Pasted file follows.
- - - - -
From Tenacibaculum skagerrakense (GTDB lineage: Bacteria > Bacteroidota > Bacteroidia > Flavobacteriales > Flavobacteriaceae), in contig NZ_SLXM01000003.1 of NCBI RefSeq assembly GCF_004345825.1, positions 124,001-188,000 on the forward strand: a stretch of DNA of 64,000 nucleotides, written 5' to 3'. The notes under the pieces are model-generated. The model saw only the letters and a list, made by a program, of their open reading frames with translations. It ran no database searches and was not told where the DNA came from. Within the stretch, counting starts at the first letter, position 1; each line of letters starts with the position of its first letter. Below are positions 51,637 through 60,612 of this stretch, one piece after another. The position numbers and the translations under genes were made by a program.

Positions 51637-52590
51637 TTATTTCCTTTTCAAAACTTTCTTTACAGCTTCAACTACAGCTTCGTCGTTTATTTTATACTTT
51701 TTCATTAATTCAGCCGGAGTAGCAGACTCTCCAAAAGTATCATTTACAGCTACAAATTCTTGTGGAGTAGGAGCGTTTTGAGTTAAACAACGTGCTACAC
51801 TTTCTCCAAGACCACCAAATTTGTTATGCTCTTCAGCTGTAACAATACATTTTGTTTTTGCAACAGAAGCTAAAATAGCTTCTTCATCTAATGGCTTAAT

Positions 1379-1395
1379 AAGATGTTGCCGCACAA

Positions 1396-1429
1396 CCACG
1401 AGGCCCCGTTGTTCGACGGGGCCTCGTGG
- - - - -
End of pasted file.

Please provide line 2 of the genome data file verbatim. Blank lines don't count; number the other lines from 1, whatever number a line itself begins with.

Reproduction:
Positions 51637-52590